L’Albereta Relais & Chateaux’s more casual VistaLago Bistrò hits the spot with a melt-in-your-mouth burrata resting on a bed of bright cherry tomatoes as well as a heap of housemade spaghetti pomodoro that’s simple but perfect. The only thing that snatches your attention from the comfort food is the breathtaking view — the wood-slatted terrace opens up into lush greenery and the mountains. You’ll linger long after your meal with a glass of bubbly in hand just to take in the panorama.
The hotel also offers a fine-dining option, LeoneFelice, that provides a six-course tasting menu or à la carte dishes like fillet of beef with tomatoes, capers, olives and oregano sauce, or turbot with potatoes and smoked fish sauce. Foodies who can pry themselves from the terrace should reserve a seat in LeoneFelice’s chic tomato-red chef’s table to see the kitchen up close.
What to Do
While wine tasting and eating will take up the bulk of your time in Franciacorta, Lake Iseo beckons. You can go on a guided lake or island boat tour or a cruise, but even taking the water taxi or ferry is a relaxing experience. If you choose this route, zip through the water to the two-square-mile Monte Isola, Europe’s largest inhabited lake island. When you arrive there, you can dine just steps from the Peschiera Maraglio pier at La Foresta, which specializes in the catch from the lake, including perch, dried sardines and pike.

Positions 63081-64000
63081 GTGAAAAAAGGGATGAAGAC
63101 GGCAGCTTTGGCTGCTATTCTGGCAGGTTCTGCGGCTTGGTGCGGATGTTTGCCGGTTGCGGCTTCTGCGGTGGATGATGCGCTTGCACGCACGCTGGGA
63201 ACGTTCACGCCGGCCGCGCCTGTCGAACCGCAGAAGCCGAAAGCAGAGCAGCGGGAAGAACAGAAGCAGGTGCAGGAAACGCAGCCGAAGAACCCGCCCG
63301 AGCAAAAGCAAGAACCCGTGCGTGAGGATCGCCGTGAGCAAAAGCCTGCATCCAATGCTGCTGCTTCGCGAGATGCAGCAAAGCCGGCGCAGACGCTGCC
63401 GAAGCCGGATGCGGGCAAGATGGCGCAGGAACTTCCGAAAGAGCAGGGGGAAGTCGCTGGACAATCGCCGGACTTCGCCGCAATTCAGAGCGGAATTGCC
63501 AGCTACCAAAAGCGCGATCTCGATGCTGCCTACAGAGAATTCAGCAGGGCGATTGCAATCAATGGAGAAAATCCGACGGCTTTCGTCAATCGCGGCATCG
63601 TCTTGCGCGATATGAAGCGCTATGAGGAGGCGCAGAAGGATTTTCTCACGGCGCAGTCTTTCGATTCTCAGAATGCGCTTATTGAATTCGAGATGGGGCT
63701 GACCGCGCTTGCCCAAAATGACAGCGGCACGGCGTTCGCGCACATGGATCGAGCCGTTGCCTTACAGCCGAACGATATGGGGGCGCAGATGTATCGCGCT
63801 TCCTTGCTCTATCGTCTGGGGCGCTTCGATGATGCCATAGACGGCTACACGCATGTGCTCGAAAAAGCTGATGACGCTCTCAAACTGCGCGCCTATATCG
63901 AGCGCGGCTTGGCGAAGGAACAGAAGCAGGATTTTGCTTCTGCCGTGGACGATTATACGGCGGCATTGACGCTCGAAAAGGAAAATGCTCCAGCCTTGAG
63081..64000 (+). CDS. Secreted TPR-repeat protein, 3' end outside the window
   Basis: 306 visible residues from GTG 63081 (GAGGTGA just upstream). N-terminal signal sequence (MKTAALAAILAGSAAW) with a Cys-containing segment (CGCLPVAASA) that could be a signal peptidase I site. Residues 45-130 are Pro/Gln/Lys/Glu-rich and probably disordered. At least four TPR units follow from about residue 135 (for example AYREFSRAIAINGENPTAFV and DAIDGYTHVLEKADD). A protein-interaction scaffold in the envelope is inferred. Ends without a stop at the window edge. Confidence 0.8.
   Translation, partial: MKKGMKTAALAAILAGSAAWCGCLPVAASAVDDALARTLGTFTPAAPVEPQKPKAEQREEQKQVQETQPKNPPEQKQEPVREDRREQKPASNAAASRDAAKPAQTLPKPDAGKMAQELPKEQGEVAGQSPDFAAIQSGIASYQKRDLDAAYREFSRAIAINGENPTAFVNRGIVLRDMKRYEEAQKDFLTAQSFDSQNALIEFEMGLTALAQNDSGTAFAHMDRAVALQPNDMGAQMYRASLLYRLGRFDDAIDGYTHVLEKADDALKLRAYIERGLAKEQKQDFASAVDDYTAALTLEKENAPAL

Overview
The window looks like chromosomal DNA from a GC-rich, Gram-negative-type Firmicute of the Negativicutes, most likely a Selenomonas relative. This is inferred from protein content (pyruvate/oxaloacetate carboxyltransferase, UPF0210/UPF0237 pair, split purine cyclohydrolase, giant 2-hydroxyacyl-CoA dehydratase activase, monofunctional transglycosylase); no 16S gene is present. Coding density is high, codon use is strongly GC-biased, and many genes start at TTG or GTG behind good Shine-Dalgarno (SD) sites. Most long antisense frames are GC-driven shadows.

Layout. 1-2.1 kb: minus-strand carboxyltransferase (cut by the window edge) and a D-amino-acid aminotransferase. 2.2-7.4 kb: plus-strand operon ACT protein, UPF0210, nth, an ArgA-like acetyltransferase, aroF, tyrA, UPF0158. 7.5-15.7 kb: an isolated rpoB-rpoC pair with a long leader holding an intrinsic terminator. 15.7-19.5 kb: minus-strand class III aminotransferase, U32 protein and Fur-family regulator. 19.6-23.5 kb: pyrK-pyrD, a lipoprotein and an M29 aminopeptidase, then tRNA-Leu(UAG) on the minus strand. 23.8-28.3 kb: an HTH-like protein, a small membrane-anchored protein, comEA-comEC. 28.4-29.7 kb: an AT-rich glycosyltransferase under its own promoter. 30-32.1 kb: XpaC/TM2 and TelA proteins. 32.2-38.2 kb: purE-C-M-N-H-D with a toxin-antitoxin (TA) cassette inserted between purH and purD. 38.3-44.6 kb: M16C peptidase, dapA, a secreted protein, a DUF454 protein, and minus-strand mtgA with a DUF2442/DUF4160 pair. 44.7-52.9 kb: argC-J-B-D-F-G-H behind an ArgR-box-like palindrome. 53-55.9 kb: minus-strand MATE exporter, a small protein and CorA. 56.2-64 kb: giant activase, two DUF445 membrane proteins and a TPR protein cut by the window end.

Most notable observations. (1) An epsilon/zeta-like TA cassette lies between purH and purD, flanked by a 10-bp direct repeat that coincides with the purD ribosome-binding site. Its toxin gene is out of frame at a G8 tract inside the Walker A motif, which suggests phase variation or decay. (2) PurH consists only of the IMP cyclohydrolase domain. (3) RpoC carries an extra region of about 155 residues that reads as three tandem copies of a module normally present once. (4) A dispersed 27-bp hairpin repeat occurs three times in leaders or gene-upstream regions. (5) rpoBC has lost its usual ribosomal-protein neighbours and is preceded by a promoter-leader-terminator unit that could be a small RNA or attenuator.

A great time to visit Monte Isola is during Festa di Santa Croce or Feast of the Holy Cross, which comes every five years (it falls on September 14 to 20 this year). Locals turn the districts of Carzano and Novale into dreamy scenes with illuminated arches made of pine branches and thousands of handmade paper flowers that can be mistaken for real blooms.